The btnSubmit_OnClick function, starting at line 3, begins by reading in the value of the txtSearchTerms text box into a string variable, strTerms (line 5). Next, a Regex object instance is created with a pattern of the user-entered search term surrounded by \b. In regular expressions, \b is a special character representing a word boundary. Adding this both before and after the search term will have the effect of only highlighting search terms in the user-entered text that are their own words. That is, if the user enters a search term of "in" and the text, "I sleep in the incinerator," the word "in" will be highlighted, but the "in" in "incinerator" will not. Also, the RegexOptions.IgnoreCase option is specified, indicating that the search and replace will be non case-sensitive (line 6).

On lines 9 and 10, the Replace method of the Regex class is used. The Replace method accepts two parameters: the string to search for the pattern and the string to replace any found matches. In English, lines 9 and 10 say, "Search the contents of txtText.Text looking for any matches to the pattern (the search term as its own word). If you find any, replace it with a highlighted version of the search term."

The Replace method returns a string that has had all matches in its first parameter replaced by the second. On line 9 we set this return string equal to the variable strNewText. Finally, line 12 outputs the highlighted results, strNewText.

The Regex class contains a number of other useful methods. One really neat method that I encourage you to examine in detail on your own is the Split method. This method is similar to the Split method of the String class, except that instead of taking a string delimiter to split a string into an array, it accepts a regular expression as a delimiter!

4. Generating Images Dynamically

There are many real-world scenarios in which the ability to create graphic images on-the-fly is needed. For example, imagine that you had a database table with monthly profits. It would be nice to be able to allow a user to visit a reporting page and have a chart dynamically created as a GIF file on the Web server and seamlessly embedded into the reports ASP.NET page.

This was an impossible task in classic ASP without the use of a third-party component (or without some very ugly and hacked-together code). With ASP.NET, though, creating images on-the-fly in a wide variety of formats is quite possible and easy, thanks to the inherent support of image generation in the .NET Framework.

The .NET Framework contains an extensive drawing API, offering a multitude of classes with an array of methods and properties for drawing all sorts of shapes and figures. In fact, there is such an assortment of drawing functions that an entire book could be dedicated to the topic. Therefore, we will only look at a few of the more useful drawing functions. I highly suggest that you take ample time to root through all the classes in the System.Drawing and its derivative namespaces. There are many classes within these namespaces with literally hundreds of methods and properties!

When an image is dynamically created using the .NET Framework, it is created as an in- memory image. Methods can be used to send this in-memory image to disk on the Web server or to a stream (such as the Response stream). In this section we'll examine both how to save an image to file on the Web server and how to send a dynamically created image to the user's browser!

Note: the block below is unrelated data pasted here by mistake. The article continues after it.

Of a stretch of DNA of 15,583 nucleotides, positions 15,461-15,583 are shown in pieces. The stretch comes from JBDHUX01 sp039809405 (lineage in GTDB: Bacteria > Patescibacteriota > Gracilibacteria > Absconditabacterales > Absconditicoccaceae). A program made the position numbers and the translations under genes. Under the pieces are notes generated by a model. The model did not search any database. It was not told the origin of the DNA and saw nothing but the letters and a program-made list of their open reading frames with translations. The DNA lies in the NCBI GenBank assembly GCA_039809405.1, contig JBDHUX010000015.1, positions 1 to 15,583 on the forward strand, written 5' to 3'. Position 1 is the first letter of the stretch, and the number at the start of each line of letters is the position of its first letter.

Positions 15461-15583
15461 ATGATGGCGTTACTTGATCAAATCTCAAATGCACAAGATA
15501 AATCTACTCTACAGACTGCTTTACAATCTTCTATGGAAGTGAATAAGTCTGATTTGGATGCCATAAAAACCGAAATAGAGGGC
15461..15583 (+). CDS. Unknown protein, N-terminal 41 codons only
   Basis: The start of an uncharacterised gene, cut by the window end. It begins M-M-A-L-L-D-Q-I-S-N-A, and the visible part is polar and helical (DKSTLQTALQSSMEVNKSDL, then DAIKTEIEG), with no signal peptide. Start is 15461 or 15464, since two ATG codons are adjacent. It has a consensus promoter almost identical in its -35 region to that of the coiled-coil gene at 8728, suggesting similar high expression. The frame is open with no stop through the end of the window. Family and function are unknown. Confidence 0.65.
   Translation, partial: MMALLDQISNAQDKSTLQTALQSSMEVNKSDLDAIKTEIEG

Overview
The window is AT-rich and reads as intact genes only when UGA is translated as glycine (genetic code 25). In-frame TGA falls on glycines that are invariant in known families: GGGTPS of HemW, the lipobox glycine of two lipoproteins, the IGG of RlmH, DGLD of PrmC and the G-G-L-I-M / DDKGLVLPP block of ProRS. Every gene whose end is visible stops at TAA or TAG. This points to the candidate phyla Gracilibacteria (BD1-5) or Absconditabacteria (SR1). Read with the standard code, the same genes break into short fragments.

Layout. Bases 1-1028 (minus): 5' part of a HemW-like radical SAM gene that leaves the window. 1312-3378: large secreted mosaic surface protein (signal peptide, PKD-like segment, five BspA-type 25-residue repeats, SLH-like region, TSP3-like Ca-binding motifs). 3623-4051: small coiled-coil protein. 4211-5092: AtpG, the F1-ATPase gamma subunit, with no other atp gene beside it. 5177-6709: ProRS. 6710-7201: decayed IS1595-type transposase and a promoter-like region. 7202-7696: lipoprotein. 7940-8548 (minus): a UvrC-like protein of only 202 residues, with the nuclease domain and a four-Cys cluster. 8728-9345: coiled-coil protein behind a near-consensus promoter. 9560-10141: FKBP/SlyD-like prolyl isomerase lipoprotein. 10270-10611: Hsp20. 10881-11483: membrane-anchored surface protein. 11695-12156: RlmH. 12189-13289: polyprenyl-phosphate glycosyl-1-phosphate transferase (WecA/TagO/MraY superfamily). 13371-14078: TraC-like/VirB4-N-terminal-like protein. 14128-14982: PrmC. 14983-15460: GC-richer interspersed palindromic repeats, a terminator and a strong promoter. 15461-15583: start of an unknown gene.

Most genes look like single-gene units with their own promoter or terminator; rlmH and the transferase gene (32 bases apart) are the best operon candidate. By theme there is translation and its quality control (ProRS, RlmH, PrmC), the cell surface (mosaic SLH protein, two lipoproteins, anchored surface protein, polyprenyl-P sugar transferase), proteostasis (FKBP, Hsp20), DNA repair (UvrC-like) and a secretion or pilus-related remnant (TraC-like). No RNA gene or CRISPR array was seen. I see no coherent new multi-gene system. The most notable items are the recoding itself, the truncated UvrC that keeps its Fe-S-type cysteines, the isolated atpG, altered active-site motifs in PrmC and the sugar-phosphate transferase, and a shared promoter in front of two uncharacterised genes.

Saving Dynamically Created Images on the Web Server

When creating images on-the-fly, the two most useful classes are the Bitmap and Graphics classes. The Bitmap class represents an instance of an image. The Graphics class contains the various methods for drawing lines, curves, ellipses, rectangles, and other geometric shapes.

Rather than presenting a lengthy tutorial on these two classes, let's look at a code example and then examine the methods and properties used to create a dynamic image. We will, of course, only be looking at a small subset of all the graphic functions. To learn more about the numerous graphic functions, refer to the System.Drawing namespace documentation in the .NET Framework Reference.

Listing 2.4.1 contains the code for a function that creates a very rudimentary bar chart and saves it as a file on the server. The function, DrawBarGraph, has the following definition:

DrawBarGraph(title, X_Data, Y_Data)

The first parameter, title, is of type String and is used to give a title to the chart. X_Data and Y_Data are both ArrayLists: X_Data contains the X-axis labels for each data point, whereas Y_Data contains each data point (and needs to be an integral value). Lines 57 through 72 in Listing 2.4.1 illustrate how to set up the data points and call the DrawBarGraph function. Although Listing 2.4.1 uses hard-coded values for the X and Y axes, these values could have been easily pulled from a database. The output is shown in Figure 2.15.

Listing 2.4.1 With the .NET Framework You Can Create a Bar Chart On-the-Fly

 1: <%@ Import Namespace="System.Drawing" %>
 2: <%@ Import Namespace="System.Drawing.Imaging" %>
 3: <script language="VB" runat="server">
 4:  Sub DrawBarGraph(strTitle as String, aX as ArrayList, aY as ArrayList)
 5:   Const iColWidth as Integer = 60, iColSpace as Integer = 25, _
 6:      iMaxHeight as Integer = 400, iHeightSpace as Integer = 25, _
 7:      iXLegendSpace as Integer = 30, iTitleSpace as Integer = 50
 8:   Dim iMaxWidth as Integer = (iColWidth + iColSpace) * 
 aX.Count + iColSpace, _
 9:     iMaxColHeight as Integer = 0, _
10:     iTotalHeight as Integer = iMaxHeight + iXLegendSpace + iTitleSpace
12:   Dim objBitmap as Bitmap = new Bitmap(iMaxWidth, iTotalHeight)